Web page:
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13 February 2017

Julie Burchill: female desire from maenads to One Direction fans

Desire makes us feel fully alive, when even love can’t reach those unsafe spaces that make life worth living.

By Julie Burchill

If lust is a tantalising twinge and love is a po-faced project, desire – deranging, demotivating, delirious – occupies the ground between the two. It has the obsessive properties of love but, like lust, it’s mainly a physical thing – and, like both, it often has more to do with us running from boredom than with the object of our affections, who would probably prefer to be left alone to get on with their own business in peace. From Henry VIII going around spoiling women’s lives by forcing them into doomed marriages to One Direction fans tweeting Liam that the baby’s not his, we can see that desire is a selfish thing – yet we persist in pretending that it is some caring, sharing bicycle made for two, rather than an out-of-control vehicle that allows us to run roughshod over the lives of others as we flee from our ennui.

Not only does our desire justify bad behaviour, but the fear of others may lead us to treat them monstrously, as has historically been true of male panic about the perceived pandemonium of female desire. Many cultures still attempt literally to excise it through the barbaric practice of female genital mutilation, which has ruined the lives of more than 200 million girls and women alive today – with a further three million girls going under the knife each year, usually before the age of 15, including more than 5,700 girls in this country in 2015-16. But when not tolerating butchery of girls in the name of diversity, the civilised world has largely abandoned attempts to dampen female desire along with the chastity belt, and now accepts it as a good thing; hence the publication of more academic studies about it than one can shake a vibrator at.

With this book, opening as it does with quotes from both Bonnie Tyler and Sylvia Plath, you instantly know you’re in the company of one of those ’aving-it-large academics who are equally at home reading Jackie and Jacques Derrida. I admit to a reflexive irritation with this type, but that’s probably because these people’s jobs seem even more of a skive than mine. I was dismayed to see that the book opens with Freud’s tired old saw “What do women want?” – far too often used as a starting point for examinations of the female psyche – but within minutes I was cheered by a letter from “Lord X” to the birth control campaigner Marie Stopes, whose book Married Love his wife had recently read:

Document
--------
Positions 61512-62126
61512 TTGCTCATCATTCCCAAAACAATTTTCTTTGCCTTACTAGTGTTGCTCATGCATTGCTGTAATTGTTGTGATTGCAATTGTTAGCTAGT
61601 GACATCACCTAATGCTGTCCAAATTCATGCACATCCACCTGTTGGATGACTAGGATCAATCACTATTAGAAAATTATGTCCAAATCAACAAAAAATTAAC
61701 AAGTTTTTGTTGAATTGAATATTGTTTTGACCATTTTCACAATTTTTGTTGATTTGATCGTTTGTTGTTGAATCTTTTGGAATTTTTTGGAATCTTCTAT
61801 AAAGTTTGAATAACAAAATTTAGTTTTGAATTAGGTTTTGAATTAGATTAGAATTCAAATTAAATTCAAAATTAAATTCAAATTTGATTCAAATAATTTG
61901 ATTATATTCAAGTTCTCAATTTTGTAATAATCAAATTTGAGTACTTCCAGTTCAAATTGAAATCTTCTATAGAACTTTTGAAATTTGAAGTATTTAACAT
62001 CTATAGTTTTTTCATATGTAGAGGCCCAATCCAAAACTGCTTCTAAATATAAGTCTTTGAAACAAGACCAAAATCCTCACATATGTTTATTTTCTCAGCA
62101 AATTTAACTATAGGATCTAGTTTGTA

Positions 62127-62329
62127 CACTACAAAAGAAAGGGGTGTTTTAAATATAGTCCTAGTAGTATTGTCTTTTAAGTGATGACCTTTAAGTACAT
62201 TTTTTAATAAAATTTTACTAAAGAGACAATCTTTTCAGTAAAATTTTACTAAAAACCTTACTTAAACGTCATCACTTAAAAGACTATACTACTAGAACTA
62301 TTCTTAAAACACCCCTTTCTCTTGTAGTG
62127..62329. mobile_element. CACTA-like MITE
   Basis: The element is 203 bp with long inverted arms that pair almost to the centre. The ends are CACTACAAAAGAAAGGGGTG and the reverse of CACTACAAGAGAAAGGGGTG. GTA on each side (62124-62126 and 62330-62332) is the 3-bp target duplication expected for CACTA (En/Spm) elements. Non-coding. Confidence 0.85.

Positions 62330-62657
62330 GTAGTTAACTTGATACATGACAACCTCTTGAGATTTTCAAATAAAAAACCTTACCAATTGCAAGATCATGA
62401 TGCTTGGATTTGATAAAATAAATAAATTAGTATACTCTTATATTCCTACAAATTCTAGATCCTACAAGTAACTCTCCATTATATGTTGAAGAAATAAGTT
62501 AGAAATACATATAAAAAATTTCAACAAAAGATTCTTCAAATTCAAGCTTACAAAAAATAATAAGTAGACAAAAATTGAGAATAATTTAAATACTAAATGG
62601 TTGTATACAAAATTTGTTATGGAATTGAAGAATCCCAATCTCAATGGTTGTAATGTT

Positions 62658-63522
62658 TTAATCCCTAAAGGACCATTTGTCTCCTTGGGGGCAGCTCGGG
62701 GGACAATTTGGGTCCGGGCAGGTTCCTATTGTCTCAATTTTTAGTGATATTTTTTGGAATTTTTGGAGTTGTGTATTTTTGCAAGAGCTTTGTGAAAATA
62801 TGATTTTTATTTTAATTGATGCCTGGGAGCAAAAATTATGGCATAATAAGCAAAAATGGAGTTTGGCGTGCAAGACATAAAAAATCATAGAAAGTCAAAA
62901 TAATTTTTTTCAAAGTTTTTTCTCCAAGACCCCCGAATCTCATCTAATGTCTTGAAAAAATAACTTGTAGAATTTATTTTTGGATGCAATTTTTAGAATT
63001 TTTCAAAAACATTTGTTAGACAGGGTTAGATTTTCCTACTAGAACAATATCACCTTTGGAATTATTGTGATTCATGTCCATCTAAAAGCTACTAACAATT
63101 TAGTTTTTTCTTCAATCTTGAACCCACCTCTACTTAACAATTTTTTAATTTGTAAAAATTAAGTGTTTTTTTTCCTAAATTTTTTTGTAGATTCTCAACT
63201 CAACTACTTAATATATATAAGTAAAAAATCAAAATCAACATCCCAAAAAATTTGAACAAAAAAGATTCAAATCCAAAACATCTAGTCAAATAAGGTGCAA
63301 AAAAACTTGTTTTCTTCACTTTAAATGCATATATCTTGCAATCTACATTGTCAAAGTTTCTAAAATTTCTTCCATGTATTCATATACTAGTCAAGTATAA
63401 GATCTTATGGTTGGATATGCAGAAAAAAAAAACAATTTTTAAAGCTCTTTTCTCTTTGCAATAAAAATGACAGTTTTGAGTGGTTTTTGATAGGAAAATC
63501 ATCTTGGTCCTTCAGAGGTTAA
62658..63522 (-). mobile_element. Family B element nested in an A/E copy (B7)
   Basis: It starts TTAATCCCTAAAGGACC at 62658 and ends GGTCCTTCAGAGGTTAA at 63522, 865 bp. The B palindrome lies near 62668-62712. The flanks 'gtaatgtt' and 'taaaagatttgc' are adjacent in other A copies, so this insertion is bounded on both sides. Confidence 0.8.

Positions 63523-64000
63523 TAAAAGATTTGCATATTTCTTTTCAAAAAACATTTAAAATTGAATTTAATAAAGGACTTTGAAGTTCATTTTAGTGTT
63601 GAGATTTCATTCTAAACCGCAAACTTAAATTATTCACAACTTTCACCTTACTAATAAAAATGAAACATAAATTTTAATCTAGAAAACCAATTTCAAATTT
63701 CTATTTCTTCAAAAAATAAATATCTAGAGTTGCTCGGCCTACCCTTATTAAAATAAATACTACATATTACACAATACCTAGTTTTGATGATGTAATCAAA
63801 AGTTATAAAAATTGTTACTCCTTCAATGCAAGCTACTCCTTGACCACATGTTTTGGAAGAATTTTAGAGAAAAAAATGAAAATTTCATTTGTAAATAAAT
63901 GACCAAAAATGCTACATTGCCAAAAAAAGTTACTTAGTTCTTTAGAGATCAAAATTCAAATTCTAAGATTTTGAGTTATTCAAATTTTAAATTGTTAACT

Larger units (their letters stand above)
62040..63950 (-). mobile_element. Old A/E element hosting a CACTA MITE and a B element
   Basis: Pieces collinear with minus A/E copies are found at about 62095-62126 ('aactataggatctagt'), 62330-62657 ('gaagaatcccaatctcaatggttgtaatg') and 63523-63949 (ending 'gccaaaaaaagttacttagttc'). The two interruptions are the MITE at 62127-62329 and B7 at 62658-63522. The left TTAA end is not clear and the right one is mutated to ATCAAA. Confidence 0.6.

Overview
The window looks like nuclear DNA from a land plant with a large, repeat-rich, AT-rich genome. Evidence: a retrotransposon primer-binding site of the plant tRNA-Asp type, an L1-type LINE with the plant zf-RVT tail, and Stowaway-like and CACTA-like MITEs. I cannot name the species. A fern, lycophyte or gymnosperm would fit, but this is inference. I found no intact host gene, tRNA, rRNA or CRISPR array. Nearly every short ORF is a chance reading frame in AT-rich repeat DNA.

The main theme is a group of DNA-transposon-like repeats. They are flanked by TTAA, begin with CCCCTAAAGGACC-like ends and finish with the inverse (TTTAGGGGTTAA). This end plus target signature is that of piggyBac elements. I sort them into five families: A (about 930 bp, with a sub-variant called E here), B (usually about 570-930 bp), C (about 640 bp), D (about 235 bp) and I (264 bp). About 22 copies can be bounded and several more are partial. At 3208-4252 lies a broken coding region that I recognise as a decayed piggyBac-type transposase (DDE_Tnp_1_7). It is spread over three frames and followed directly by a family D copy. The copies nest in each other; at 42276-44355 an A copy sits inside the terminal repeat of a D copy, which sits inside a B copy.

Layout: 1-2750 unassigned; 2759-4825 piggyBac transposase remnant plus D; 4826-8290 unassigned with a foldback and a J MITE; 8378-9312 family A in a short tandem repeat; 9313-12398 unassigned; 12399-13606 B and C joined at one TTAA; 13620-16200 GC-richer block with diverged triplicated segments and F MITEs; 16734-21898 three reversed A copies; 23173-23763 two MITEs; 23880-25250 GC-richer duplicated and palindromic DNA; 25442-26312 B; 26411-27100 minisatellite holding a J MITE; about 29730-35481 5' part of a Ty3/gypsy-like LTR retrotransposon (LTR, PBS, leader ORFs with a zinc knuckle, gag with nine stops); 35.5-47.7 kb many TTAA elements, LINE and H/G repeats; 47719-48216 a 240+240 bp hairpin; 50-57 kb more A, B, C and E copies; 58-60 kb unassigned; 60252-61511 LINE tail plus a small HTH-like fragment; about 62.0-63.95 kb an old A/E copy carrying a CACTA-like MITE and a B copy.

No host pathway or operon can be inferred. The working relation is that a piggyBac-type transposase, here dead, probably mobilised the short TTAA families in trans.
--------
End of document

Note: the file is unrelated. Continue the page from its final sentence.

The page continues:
Once you give women a taste for these things they become vampires, and you have let loose vampires into decent men’s homes . . . You have made my home a hell: I cannot meet the demands of my wife now that she knows.

A great attraction of popademia books is that they provide ammunition against the cavilling Cassandras of the middlebrow media who – despite all evidence to the contrary – insist that modern life is rubbish by showing that nothing is new. I quickly learned here that Greek mythology had the maenads, or “raving ones”, who were as uncontrollable on a drunken night out as any bunch of babes down the Bigg Market on New Year’s Eve; that women collected Liszt’s cigar stubs with all the fervour of Beliebers going after their boy’s used bubblegum; and that even bluestockings can be gold-diggers – apparently, Elizabeth Bennet first falls for Mr Darcy when she sees how big his house is. I despair of my middle-aged generation when I hear yet more censorious rubbish about sexting (usually from ­women who were total goers in their youth and are seeking to become superannuated born-again virgins by slagging off their youngers and yummiers), so it was cheering to read, of boy-band worship,